The" two elected editors Wed
nesday appointed the following
staff to assist in the publication
of the two issues: managing
editor, Pat Bradley, Scottsbluff;
feature editor, Janet Holmquist,
Oakland; news editor, Jo Anne
Oetting, Madison: and art editor,
Joanne Gross, Omaha.
Mimeographing will be done
by Nancy Lee Gegstrom of Wav
erly. Typists are: Enola Schor
man, Delores Hojer and Darlene
A mass meeting will be held
Tuesday, June 13, at 7 p. m. for
all workers and board members
of the summer special activities
group. Anne Barger, chairman of
the group, urges all new workers
to attend this brief introductory
A booth has been set up in
the lobby of the Union to enlist
workers in the group and will be
open from 9 a. m. to 5 p. m.
Miss Barger would like all
students with spare time to sign
up as "it is a good way to be
come acquainted with activities
at the University." Coed Counsel
ors are especially asked to join.
The purpose of the group is to
assist the different campus or
ganizations ' in all projects. One
of , the biggest jobs is obtaining
student talent for shows spon
sored by the Red Cross.
When filing for work in the
group, students should list phone
number, organizations you be
long to, type of work interested
in, talents for Red Cross, sum
mer address, home town and
amount of free time.
Those interested should either
sign up at the booth or call Miss
Barger at 3-6072.
Members of the board are:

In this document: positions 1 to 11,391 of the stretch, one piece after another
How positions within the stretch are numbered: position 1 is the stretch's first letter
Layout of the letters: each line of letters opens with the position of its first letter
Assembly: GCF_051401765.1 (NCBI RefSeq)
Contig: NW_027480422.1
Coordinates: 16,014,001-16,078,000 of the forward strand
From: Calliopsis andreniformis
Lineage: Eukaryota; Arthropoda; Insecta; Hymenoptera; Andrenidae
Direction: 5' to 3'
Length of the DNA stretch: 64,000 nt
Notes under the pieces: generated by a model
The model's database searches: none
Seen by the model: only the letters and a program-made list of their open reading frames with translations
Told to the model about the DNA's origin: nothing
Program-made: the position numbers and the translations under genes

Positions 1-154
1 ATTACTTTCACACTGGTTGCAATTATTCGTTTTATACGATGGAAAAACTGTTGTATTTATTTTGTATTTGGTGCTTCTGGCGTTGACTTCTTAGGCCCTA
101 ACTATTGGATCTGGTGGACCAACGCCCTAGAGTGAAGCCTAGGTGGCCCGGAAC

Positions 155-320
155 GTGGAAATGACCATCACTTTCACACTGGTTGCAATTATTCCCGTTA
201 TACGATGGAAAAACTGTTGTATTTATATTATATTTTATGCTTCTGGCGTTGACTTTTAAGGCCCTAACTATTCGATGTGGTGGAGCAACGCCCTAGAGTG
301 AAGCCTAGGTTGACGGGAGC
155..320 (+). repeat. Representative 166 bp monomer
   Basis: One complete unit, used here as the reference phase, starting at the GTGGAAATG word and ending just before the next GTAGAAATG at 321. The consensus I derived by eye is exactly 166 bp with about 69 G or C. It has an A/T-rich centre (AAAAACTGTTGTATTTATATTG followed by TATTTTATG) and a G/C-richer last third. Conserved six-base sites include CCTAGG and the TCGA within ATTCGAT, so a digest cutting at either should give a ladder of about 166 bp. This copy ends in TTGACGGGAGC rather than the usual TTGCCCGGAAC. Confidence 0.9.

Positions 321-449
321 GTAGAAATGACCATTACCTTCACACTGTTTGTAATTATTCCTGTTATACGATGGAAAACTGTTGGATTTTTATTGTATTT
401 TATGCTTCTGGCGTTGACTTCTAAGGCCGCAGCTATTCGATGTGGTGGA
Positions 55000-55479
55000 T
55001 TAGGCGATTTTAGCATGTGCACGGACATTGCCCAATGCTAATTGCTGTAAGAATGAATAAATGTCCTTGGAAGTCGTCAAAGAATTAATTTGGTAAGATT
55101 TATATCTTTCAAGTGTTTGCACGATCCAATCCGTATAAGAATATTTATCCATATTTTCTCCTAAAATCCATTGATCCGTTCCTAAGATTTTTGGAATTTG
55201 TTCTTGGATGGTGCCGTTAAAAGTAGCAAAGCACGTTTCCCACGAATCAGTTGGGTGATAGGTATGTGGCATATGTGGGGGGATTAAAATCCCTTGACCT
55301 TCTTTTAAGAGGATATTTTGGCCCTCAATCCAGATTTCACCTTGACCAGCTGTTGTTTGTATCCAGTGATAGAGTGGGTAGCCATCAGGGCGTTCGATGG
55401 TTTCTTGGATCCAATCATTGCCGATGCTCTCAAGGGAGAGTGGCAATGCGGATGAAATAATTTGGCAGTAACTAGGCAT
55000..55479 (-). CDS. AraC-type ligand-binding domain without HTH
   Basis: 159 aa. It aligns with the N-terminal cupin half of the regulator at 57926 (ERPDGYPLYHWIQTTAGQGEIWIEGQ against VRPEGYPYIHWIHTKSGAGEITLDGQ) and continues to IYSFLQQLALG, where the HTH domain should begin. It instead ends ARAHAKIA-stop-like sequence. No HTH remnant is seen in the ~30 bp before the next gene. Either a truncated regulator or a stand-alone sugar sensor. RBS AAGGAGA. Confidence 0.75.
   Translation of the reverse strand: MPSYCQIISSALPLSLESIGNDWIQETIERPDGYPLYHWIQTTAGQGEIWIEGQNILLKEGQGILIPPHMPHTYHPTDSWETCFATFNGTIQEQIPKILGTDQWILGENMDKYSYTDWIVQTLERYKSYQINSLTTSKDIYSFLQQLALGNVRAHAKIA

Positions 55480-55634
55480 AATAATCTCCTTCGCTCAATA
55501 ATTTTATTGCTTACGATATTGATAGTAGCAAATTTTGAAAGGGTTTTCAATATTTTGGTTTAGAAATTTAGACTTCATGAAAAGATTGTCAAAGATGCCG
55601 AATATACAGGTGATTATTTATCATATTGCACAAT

Jean Loudon, AWS; Norma
Chubbuck, . Daily Nebraskan;
Jackie Sorenson, AUF; Ann Jane
Hall, Builders; Rod Riggs, Union;
Miriam Willey, Coed Counselors,
and Joan Hanson, Red Cross.
Union to Sponsor
The Union Sunday Night Movie
program will be carried into the
1950 Summer Sessions.
First on the list of Union Mov
ies will be an Academy Award
winner, "How Green Was My
Valley," Sunday, June 11, at 7:30
p.m. in the air-conditioned Union
Starring Walter Pidgeon, Mau
reen O'Hara, Roddy McDowall,
and Fitzgerald, the movie tells
the story of a coal mining com
munity in Wales.
John F. Lawlor of Lincoln has
been elected president of the Ne
braska Alumni association for
the 1950-51 year. He succeeds
W. L. Day. ,
Lawlor's election was revealed
at the annual Round Up luncheon
held last week in the Union. The
luncheon was attended by more
than 450 former students of the
New vice president is Mrs. John
Riddell of York. Mrs. R. G. Sim
mons of I.-.ncoln was elected to a
three-year term as the new mem-ber-at-large
of the executive
committee of the Alumni associ
ation. Holdover members cf the com
mittee are Day, John E. Curtiss
of Lincoln, and Maynard Gross
hans of York.
Nebraska directors elected tor
a two-year term are:
Jack Stewart, first district.
Dr. Ernest L. MacQuiddy, see
Walter R. Raecke, third district.
Ed Schwartzkopf, fourth dis
Gustavson Will Address
Courtesy Lincoln Journal.
All-State is now in session. The
250 music, art, and speech en
thusiasts from all over the state
have taken over .the college de
partments to better their respec
A full three weeks of activity
has been planned for the All